Judge throws out plea deal for former Manchester police sergeant
MANCHESTER — A Superior Court judge on Tuesday rejected a plea-bargain for fired Manchester police Sgt. Stephen Coco for the March hit-and-run accident involving two Bedford teenagers.
Judge Gillian Abramson said neither of the sentences offered by prosecutor Marc Hathaway nor defense attorney Mark Howard was appropriate. Hathaway had sought a year's sentence in the county jail for Coco without any chance of work release or home confinement; Howard wanted six months.
Abramson scheduled a trial for March in the case, which at this point involves misdemeanor charges of vehicular assault.
The March 22 accident hospitalized Noah Hickman, 17, and Dean Drukker, 18, who have since recovered from their physical injuries.
With the plea deal thrown out, Hathaway could seek an indictment on the original felony charges, the trial could go forward on the misdemeanor charges or another plea bargain could be reached.
"I'm going to reflect on what has taken place, review it, think about it, consult with Mr. Drukker, Mr. Hickman and the victims' families and proceed after going through a deliberative process," Hathaway said after the hearing.
A Manchester police officer for 17 years, Coco was fired within days of the accident. Eventually, Bedford police charged him with felony conduct after an accident, the legal terminology for hit-and-run.
In September, Hathaway filed papers in Hillsborough County Superior Court North that said he would move forward with misdemeanor charges of vehicular assault.
During Tuesday's hearing, Hathaway said a plea bargain called for Coco to spend at least six months but no more than a year in the local house of correction. A key part of the plea bargain locked in language that would have prohibited Coco from serving the sentence in home confinement, work release or community service.
Earlier this year, former Manchester police officer David Connare was recommended for work release after his conviction for assault-related charges in connection with a high-speed traffic accident. And last year, retired police Capt. Michael Tessier was eligible for home confinement after pleading guilty to felony theft.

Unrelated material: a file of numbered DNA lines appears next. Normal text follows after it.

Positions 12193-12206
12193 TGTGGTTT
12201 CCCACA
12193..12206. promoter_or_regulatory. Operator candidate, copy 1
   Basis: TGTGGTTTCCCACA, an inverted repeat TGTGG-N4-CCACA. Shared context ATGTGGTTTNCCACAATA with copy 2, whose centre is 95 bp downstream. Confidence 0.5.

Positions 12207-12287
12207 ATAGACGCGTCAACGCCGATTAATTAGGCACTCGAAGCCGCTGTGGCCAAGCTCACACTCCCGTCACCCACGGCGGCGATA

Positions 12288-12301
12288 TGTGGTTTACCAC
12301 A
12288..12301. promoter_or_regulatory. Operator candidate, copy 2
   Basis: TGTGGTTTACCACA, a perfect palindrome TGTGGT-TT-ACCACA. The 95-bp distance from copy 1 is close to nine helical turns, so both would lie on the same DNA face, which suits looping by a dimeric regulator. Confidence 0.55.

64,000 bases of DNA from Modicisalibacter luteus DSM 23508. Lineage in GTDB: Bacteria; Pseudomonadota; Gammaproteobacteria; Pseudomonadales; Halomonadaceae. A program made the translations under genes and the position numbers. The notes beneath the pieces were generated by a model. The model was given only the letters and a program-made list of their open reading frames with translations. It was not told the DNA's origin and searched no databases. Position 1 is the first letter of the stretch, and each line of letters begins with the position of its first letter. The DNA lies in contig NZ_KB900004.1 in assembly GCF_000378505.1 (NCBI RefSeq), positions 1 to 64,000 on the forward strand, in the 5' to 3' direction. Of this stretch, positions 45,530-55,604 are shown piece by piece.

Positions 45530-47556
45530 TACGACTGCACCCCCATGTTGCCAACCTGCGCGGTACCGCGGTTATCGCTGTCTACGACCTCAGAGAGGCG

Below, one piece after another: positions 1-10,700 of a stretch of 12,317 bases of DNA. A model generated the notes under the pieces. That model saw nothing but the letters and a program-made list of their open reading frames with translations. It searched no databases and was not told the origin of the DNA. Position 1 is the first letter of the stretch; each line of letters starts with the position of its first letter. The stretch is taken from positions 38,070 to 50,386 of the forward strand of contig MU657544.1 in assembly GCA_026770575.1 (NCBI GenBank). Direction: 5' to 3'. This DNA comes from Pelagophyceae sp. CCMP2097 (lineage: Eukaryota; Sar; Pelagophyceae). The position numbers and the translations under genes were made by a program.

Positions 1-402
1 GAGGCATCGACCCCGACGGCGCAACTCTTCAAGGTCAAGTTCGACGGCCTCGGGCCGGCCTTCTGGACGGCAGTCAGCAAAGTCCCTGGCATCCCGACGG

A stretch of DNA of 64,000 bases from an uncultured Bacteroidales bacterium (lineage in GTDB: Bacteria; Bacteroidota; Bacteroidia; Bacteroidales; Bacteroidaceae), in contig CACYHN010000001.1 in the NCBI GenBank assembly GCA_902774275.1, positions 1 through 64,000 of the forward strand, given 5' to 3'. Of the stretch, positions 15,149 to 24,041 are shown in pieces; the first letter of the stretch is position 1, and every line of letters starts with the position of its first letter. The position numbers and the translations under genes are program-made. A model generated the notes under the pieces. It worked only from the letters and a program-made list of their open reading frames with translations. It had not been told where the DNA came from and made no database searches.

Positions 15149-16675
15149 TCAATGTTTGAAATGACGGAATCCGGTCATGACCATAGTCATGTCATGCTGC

"I wanted the time the individual (Coco) was to be sentenced for actually spent in jail," said Hathaway, the county attorney in Sullivan County. Hathaway was called in to prosecute the case to avoid any perceived conflicts with the Hillsborough County Attorney's Office.
During Tuesday's hearing, Howard laid out Coco's explanation of what happened. Coco had drunk a glass of wine about three hours before the accident. His lawyer said Coco was reaching for his cell phone when he ran up on a snowbank and did not realize he hit anyone, according to John Hickman, who attended the hearing.Coco stopped when he was about to hit the Hickman mailbox. He turned onto the street, stopped at the stop sign and then proceeded home, his lawyer told the judge.
His lawyer also disputed the notion that Coco lied to Bedford police when he stated he had not gone out that night. Coco meant he came home from work and didn't go out for the entire night, recounted John Hickman, the father of Noah Hickman.
Efforts to reach Howard Tuesday were unsuccessful.
The fathers of the two victims said they'd like to see Coco indicted.
"I'd like to see him charged with what the Bedford Police charged him with — conduct after an accident," Hickman said.
Roy Drukker said he realizes that an indictment might mean a trial, but he'd like to see the case go to trial and for the evidence to come out.
Drukker expressed frustration that Coco's union has taken his termination to arbitration. And Coco's automobile insurance company refused to pay his son's expenses and medical bills, claiming Coco should not have been driving the undercover Manchester police SUV at the time of the accident.
Drukker said he has had to rely on his company health care or his own auto insurance to pay his son's hospital and medical bills.
"I just think Mr. Coco is wiggling out of everything," Drukker said.